This is Chelsea's Page. I wanted to put this together so that her memory will never fade from my life. It's a chance to share some of her life with others.

Chelsea as a puppyChelsea came into my life in October 1995 as the most adorable puppy you ever saw. I immediately fell in love with her.

She used to tear around the house like a mad thing, knocking stuff over and crashing headlong into furniture and generally just being a puppy!

Her needle-like teeth found their way into just about everything as she started chewing so we gave her the usual doggy toys to bite on in a vain attempt to save the furniture, but she still chewed!

She developed a taste for leather shoes and managed to ruin every pair of nice shoes and boots my girlfriend owned at the time.

What made me smile (when my girlfriend wasn't looking, of course) was that although Chelsea had destroyed just about every pair of shoes she owned, my scruffy old trainers were never touched!

Chelsea as a puppyChelsea grew so fast in the first few weeks and by Christmas she had already lost her squat puppydog features and looked like a true German Shepherd in miniature.

She still had the dark coat, but it was already starting to change with some tan creeping into the predominant black. In January it snowed and for Chelsea this was a new experience that she soon found great fun. It took her a while to figure out that the mouthfuls of that white powder kept melting and she couldn't eat it!

Time marched on and Chelsea grew to full size and was just the most beautiful dog. In that time her chewing got worse before it got better and she managed to totally destroy our three piece suite!

We waited until she got out of that habit before we bothered buying a new one! Her only downside was that she was a bit hyperactive and not great with children. It wasn't so much a temperment fault, but that she was so boisterous that when my sisters kids came round Chelsea would run round the room crashing into the boys and knocking them flying!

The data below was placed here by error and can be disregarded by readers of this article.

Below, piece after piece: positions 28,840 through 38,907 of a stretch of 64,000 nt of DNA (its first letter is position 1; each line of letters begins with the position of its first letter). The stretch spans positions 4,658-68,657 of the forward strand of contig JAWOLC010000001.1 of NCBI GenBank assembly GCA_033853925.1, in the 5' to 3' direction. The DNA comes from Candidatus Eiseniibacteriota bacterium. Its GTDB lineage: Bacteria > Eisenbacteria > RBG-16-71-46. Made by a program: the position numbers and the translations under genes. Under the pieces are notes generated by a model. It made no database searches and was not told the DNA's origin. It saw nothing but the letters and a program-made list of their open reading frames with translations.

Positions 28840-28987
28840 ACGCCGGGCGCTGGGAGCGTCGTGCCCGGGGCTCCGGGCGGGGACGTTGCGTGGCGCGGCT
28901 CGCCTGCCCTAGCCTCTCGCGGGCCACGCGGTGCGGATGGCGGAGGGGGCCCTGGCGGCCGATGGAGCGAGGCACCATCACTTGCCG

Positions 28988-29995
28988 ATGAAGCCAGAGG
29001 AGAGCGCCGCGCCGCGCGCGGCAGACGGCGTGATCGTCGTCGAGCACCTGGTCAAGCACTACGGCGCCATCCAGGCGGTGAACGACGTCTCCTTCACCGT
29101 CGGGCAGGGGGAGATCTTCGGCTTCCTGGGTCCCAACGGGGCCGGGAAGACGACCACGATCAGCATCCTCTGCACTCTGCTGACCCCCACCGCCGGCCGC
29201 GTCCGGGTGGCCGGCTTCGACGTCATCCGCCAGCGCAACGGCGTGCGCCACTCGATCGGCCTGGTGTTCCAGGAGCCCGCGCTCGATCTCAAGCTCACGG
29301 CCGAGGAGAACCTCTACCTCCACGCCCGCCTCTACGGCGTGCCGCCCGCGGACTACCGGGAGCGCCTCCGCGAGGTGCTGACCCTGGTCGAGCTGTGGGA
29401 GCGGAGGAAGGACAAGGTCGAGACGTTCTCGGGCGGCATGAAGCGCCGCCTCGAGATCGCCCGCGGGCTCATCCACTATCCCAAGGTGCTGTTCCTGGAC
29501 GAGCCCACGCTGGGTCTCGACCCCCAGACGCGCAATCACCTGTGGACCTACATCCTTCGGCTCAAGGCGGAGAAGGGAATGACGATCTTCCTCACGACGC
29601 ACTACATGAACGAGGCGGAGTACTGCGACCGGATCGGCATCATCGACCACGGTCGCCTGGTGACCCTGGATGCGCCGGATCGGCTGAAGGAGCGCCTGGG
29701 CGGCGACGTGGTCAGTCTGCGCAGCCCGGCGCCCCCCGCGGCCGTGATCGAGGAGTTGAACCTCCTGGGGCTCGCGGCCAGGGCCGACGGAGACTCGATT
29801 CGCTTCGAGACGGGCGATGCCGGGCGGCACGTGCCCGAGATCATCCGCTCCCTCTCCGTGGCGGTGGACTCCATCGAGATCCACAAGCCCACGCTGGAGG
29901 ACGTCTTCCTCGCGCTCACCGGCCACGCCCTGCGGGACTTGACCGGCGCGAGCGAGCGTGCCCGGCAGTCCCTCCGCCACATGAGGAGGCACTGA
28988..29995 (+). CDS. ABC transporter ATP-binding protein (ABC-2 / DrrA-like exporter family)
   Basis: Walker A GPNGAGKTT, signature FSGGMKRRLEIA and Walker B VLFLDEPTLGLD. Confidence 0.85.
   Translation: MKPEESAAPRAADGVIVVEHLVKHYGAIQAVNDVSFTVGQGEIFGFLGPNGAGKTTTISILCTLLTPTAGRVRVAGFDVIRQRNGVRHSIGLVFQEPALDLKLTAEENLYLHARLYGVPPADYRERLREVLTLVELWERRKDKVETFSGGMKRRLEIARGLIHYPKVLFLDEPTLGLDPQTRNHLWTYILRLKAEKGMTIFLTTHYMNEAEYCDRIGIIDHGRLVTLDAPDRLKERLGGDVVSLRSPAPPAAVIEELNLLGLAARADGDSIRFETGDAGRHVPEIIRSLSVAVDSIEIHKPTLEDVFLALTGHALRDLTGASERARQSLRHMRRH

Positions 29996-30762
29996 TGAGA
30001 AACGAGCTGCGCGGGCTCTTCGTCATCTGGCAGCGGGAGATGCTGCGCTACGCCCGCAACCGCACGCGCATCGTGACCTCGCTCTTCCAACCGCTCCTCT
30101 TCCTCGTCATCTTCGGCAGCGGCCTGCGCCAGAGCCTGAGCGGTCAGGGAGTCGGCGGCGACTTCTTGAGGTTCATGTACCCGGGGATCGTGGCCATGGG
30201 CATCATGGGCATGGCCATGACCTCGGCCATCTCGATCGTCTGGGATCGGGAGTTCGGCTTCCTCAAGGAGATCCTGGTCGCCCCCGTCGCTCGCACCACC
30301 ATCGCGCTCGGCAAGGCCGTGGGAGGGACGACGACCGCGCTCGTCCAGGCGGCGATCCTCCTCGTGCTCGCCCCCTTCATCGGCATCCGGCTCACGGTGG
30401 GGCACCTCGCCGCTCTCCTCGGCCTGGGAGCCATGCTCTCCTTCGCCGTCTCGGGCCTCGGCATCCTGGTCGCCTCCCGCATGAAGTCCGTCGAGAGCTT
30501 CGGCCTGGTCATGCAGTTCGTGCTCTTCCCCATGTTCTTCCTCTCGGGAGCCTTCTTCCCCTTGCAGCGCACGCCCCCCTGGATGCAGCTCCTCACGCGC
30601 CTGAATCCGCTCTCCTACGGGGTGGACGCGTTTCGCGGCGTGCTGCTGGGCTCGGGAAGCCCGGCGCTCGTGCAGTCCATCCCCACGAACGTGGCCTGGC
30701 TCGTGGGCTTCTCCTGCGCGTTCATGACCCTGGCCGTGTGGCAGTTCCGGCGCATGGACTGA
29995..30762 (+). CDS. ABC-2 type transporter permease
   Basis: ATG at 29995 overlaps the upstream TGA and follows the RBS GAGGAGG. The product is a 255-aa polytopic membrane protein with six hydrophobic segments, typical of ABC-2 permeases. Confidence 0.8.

Chelsea at 3 yearsIt was that overactive nature that led to the painful decision to have Chelsea spayed rather than risk her having puppies that might turn out as hyper (or worse) than her, than going to homes where the owners might not be so tolerant.

We'd heard some horror stories of bad owners beating their dogs for that kind of behaviour, we decided it wasn't worth taking that chance. Spaying actually calmed Chelsea down a bit.

The vet told us that it was the kindest thing to do if she was not going to be allowed to have pups herself, because girl dogs were prone to developing problems if they didn't have any litters but remained fertile.

Well, life went on and Chelsea had the best of them. She was lucky in that I had already quit my 9 to 5 job and was working from home when she came along, so she never had to spend day after day alone in the house. I was almost always with her, so you can imagine how attached we were to each other.

We'd go for walks every morning over to the new golf course and she'd find several golf balls in the undergrowth - I ended up with an incredible collection of the damn things as she'd play with them for a few minutes then get bored and leave them all over the house!

As the years went by, I decided that the UK was not a place I wanted to be any more - the financial burden was becoming too great and problems were arising that I could not control. I had to sell my house and live in a rented one, which was not ideal.

Luckily the owner was sympathetic to dogs and accepted Chelsea. She was good in that she didn't wreck the place, which I was grateful for! There was a long, skinny garden at the back and a big park just around the corner, so exercise was never a problem for her. Money was a problem for me though, and eventually push came to a rather rough shove and I felt that the time had come to leave the UK, probably forever.